Wind appears to be very light but things are so often different once you get to the ridge. Half an hour's drive or so, turn left into the farm, head for the gate and. Guess what? Locked. Something to do with timber lorries and public safety. Bollocks.

Head back west and stop at another locked gate below the ridge and decide, nothing ventured. Trek up the hill, over ground pitted and ruptured by plantation work to reach the road at the top. No wind to speak of, and what there is is coming from the south east, 45 degrees to the slope. Bollocks.

Back down the treacherous slope and into the car. Head west to Oykel Bridge where there's a flat field and a south facing bump behind it. Open the flask. Drink coffee and eat an oat cake or two. Ah well, at least we got a walk, and without breaking a leg. No wind. Can't be bothered to fly off a flat field anyway. Bollocks. Triple bollocks.

Head west again. At Lubcroy the grass verges are stirring. Wing commander orders the car stopped, puts compass on grass stem and announces "definitely a southerly" and if it's this strong down here...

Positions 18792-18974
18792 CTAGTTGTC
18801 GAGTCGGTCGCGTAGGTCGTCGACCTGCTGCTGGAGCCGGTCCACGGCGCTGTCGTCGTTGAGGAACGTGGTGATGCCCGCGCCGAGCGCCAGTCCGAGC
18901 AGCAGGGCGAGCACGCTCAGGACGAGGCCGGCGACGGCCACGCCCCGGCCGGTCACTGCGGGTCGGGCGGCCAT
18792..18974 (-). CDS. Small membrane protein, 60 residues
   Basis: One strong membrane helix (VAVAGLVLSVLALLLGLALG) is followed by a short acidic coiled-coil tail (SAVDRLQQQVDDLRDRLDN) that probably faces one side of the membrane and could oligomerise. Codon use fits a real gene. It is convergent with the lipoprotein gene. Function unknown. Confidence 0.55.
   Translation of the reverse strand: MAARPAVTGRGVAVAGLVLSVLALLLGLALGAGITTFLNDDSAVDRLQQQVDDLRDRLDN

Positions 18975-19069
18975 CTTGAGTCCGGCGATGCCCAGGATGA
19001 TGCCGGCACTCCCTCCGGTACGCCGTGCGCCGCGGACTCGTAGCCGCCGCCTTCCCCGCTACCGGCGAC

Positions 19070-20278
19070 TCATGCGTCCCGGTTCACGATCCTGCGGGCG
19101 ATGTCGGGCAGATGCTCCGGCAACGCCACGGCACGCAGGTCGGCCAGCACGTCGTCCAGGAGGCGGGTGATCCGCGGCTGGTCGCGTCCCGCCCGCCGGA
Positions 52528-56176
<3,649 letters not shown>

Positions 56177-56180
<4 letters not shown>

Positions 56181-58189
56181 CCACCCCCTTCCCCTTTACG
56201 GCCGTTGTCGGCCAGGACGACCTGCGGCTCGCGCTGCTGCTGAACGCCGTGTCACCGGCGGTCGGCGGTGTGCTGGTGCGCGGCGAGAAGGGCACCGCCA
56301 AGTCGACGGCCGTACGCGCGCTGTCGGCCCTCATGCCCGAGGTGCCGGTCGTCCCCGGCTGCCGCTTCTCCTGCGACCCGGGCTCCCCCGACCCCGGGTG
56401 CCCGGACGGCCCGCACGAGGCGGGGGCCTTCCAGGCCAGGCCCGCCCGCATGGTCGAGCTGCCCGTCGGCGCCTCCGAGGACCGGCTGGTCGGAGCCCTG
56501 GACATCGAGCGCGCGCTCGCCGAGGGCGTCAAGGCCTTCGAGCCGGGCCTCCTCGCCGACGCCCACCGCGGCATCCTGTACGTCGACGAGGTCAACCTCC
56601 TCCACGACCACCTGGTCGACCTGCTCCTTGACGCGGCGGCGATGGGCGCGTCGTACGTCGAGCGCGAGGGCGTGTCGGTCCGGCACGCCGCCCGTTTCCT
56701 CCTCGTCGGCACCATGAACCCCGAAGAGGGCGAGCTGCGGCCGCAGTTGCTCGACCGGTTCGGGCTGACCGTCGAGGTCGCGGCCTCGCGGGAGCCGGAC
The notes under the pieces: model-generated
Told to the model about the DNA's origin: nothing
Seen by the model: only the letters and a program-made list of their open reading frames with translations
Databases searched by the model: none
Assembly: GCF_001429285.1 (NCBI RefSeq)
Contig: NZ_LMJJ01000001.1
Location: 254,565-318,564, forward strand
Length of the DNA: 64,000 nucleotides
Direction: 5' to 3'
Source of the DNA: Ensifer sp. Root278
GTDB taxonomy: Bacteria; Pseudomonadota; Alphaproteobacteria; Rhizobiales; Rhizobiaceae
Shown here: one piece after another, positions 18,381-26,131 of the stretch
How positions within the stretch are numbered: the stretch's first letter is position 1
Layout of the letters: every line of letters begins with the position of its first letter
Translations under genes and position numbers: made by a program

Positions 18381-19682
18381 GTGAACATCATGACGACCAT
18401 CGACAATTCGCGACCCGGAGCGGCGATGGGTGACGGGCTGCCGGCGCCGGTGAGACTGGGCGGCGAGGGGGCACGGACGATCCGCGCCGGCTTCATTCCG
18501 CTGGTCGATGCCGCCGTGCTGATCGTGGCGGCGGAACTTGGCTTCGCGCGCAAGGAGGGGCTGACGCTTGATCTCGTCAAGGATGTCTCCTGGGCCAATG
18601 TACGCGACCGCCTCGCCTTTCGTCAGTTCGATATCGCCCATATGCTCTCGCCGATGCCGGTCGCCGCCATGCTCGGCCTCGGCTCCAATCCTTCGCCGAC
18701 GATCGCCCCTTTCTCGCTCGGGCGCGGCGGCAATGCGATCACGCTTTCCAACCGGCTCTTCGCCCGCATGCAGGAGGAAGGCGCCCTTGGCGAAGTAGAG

Trek up an easy path to the ridge; ten minutes later rewarded by the glorious sight of a south facing slope, brisk southerly and building, blue skies and fluffy clouds.

Up goes the Exel.

Up goes the Alpina.

Flyflyflyfly... land land land (grassy, soft, flat, no rotor).

A day that started with hope, went from bad to worse, turns out brilliant.

That is the agony and the ecstasy of slope soaring in the Highlands, indeed anywhere.

Ring any bells now?

Wednesday 3 September 2014

Alpina on the Flat

Summer's drawing to a close and sailing will soon give way to gliding. We have been out whenever we can but there's too much going on to devote maximum time to flying.

But we did fly the Alpina off the flat. It's either very big or that fellow is very small. Probably the latter...